Educate Your Team about Practice Economics and Pay Raises
The way your team members see it, you’re making plenty of money. They know what their salaries are and some even know how much the practice actually brings in each month. Yet, even though they think you’re rolling in money, they fully expect you to say the practice can’t afford it the next time they ask for a pay raise.
Of course, they’re forgetting to factor in a little detail known as overhead, but to them, that doesn’t matter. They begin to resent you because they don’t feel like they’re being fairly compensated. Many of them have been with you for years, after all, and think they should be rewarded for their service. Some employees might even see their contributions as more valuable than others, and simply can’t understand why you haven’t given them a well-deserved bump in pay.
The problem is, these employees’ perception of the practice is nowhere near reality. They don’t understand practice economics or what it takes to actually build a profitable practice. How can you change that? Start by being more forthcoming with practice information. Provide leadership and guidance so team members don’t fill in the gaps with what they believe is reality. Trust me, if you let them come to their own conclusions about the financial health of the practice, it will only lead to mistrust, resentment and discontent – all of which are common indicators of salary system shortfalls.
Sit down with employees and explain practice economics. Don’t wait to talk with them about falling revenues during their annual salary review, as you break the news that you simply can’t afford to give out raises right now. Instead, take the time to talk with them about the status of overhead and practice expenses during monthly meetings.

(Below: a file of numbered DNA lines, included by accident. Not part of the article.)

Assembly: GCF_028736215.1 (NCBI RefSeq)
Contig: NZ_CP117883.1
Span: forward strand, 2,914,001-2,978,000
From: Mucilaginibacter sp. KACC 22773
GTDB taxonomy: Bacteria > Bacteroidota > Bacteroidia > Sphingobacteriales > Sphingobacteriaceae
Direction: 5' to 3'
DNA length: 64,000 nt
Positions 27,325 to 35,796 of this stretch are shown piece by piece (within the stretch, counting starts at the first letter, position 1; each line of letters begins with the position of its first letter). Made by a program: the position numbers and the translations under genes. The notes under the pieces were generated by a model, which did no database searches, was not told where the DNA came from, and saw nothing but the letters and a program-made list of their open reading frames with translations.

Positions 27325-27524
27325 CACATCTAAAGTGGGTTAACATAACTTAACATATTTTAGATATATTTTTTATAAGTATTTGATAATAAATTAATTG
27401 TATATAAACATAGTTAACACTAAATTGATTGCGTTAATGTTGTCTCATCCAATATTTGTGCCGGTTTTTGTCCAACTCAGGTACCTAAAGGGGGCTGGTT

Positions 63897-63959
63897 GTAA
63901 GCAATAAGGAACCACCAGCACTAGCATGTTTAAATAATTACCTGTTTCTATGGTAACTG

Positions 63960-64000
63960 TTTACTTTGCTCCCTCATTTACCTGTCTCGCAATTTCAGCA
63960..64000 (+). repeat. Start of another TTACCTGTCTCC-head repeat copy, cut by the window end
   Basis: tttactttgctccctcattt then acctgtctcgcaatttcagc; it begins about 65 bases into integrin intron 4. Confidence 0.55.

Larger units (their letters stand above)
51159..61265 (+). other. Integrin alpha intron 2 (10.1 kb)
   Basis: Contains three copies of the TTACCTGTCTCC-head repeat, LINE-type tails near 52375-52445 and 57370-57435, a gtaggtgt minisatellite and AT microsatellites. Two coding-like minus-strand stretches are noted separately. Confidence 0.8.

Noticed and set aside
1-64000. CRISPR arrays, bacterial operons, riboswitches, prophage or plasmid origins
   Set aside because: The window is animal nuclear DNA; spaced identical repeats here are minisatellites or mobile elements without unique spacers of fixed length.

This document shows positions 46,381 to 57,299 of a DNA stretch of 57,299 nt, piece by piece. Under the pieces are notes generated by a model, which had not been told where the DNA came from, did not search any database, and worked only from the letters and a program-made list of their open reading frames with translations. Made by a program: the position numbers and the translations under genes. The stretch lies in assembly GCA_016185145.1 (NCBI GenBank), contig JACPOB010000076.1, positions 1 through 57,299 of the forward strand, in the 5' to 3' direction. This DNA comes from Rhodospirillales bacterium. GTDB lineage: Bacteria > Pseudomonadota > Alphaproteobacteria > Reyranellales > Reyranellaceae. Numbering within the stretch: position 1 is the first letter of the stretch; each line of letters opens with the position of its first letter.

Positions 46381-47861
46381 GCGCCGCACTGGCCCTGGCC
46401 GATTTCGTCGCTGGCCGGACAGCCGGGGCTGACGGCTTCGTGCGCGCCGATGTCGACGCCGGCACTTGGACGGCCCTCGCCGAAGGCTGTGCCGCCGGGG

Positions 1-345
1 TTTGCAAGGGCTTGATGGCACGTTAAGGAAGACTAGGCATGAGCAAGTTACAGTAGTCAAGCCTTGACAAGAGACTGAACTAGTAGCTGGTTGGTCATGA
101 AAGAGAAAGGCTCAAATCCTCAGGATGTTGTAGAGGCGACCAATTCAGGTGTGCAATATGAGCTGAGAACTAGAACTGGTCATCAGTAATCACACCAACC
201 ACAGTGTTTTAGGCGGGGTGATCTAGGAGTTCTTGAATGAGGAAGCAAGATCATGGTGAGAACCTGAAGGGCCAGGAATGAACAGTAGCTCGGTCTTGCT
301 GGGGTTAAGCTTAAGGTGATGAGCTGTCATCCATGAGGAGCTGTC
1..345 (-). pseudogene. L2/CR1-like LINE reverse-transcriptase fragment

These monthly meetings are key to getting everyone on the same page about where the practice is headed. If revenues are down, use these meetings as an opportunity to figure out why and come up with a plan to get the practice back on track. Talk about all the areas that impact the practice’s profitability, such as number of new patients, collections, recall patients, production, treatment acceptance, accounts receivables, unscheduled time units, and uncollected insurance revenues more than 60 days old.
Remember, while you’re the practice CEO and are there to provide team members with guidance, giving updates on practice financials isn’t your responsibility alone. During these meetings, every team member should be prepared to report on the heath of the system they’re accountable for.
For instance, ask your Scheduling Coordinator to report on the practice’s actual monthly production as compared to the practice’s monthly production goals, the number of unscheduled time units and the number of broken appointments. This will help get everyone thinking about how to address any issues that are keeping the practice from meeting true success and profitability.
It’s also important to use these meetings to address any areas of concern you and your team members have. If the schedule has too many holes, for example, you can take this opportunity to talk about how you can fill those holes and increase revenues, whether that means reaching out to patients with unscheduled treatment, identifying patients with unused insurance benefits, evaluating the practice’s treatment financing options, examining case presentation techniques or encouraging hygiene patients with unscheduled treatment to move forward with care.
This will all go a long way in helping your team members understand the big picture of practice revenues and expenses, and why you might not be able to afford to give out raises right now. It also helps them see how important their contributions are to the practice’s success.
Remember, to build a profitable practice, you need to create a strong team focused on meeting practice goals. If your team members don’t trust you, they’ll be more focused on complaining about the lack of raises than doing their part to build a successful practice. They won’t believe you when you tell them you can’t afford to increase salaries, and that will only lead to resentment and possibly even staff turnover.
Educate team members about practice economics and involve them in finding solutions that will help the practice grow. This will not only give them a better understanding of the financials and what they can do to earn raises, it will also help them feel more connected to the practice – all leading to improved productivity and the increase in revenues you need to give out raises to employees who earn them.
Next week, Can you afford to give out raises?
For additional information on this topic and more, visit my blog: The Lighter Side
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